Organ Donation Law Change In England From Today 20 May 2020

Organ Donation Law Change In England From Today 20 May 2020

Further to LTB 269/2019 dated 1 May 2019, and CWU Conference policy to support the promotion of organ and blood donation, this is to inform Branches and Regions that the law around organ donation in England changes as of today 20 May 2020. This change is warmly welcomed by NHS Blood & Transplant (NHSBT) who are certain that the change will lead to more lives being saved through organ donation.

As a result of the law change, all adults in England will be considered to have agreed to be an organ donor when they die unless they have (a) recorded a decision not to donate or (b) have nominated someone to make a donation decision for them or (c) are in one of the excluded groups. Otherwise it will be considered that the individual has agreed to donate their organs. A new ‘opt out’ system for organ donation has been introduced as part of the change.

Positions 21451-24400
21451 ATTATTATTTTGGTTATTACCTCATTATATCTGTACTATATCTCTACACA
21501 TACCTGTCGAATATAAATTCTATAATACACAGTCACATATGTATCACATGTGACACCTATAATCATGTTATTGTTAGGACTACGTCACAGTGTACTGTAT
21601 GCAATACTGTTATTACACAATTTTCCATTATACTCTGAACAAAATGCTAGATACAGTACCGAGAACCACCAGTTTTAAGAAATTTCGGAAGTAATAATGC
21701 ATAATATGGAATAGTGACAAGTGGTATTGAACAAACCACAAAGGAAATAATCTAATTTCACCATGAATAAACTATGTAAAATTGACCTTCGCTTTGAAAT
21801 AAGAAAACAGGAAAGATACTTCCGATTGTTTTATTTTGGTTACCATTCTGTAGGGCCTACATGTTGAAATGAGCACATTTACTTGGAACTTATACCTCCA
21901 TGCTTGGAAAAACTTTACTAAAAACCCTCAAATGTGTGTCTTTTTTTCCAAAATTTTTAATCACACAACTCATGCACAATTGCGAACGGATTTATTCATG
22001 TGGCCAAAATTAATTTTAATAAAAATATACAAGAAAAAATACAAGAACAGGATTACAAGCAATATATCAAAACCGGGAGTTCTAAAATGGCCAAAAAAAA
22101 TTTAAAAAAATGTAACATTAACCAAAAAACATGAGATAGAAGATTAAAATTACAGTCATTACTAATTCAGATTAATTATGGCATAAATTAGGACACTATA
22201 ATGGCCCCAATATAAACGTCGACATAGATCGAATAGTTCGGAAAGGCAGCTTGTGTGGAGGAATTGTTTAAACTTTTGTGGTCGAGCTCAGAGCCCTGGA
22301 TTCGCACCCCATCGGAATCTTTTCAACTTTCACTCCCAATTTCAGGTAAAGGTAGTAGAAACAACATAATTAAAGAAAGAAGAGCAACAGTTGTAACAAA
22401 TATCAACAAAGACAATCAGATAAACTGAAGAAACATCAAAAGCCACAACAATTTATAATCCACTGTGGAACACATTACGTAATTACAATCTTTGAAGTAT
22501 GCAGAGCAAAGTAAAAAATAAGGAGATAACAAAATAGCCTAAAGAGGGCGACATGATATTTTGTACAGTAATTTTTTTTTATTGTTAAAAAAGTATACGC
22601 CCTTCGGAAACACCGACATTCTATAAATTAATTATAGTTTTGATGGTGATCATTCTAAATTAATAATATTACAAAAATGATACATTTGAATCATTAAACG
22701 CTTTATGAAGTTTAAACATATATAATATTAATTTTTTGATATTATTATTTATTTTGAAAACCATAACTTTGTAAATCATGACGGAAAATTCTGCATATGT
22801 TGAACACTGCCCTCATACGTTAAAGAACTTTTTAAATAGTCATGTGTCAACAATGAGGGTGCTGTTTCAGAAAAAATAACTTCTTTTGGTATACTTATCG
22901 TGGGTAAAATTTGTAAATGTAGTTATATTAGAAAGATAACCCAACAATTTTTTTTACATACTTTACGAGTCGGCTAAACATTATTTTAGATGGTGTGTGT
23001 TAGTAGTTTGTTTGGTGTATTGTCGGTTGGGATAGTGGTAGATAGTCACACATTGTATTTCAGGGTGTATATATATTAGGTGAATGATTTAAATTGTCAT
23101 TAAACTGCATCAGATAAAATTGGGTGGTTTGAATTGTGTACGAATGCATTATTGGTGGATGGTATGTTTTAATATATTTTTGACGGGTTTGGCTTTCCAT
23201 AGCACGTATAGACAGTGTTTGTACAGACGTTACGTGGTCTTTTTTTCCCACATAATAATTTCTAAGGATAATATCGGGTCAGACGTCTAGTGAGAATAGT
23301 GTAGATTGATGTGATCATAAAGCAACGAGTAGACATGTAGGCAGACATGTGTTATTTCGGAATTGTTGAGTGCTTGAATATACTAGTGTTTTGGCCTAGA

The excluded groups are:

  • people under 18
  • people who lack the capacity to understand the change
  • people who have lived in England for less than 12 months or who are not living in England voluntarily

In the new opt out system people still have a choice about whether or not to donate and can record their decision at any time – before or after the opt out system comes into effect.  Where donation is a possibility, families are always consulted to ensure NHSBT knows what the person who has died wanted to happen.

NHSBT have explained that the Coronavirus/COVID-19 pandemic has had a significant impact on organ donation and transplantation in the UK.

The Government has advised that it is unlikely that donation will proceed under deemed consent during the current pandemic because people are distanced and communication between relevant parties is more challenging.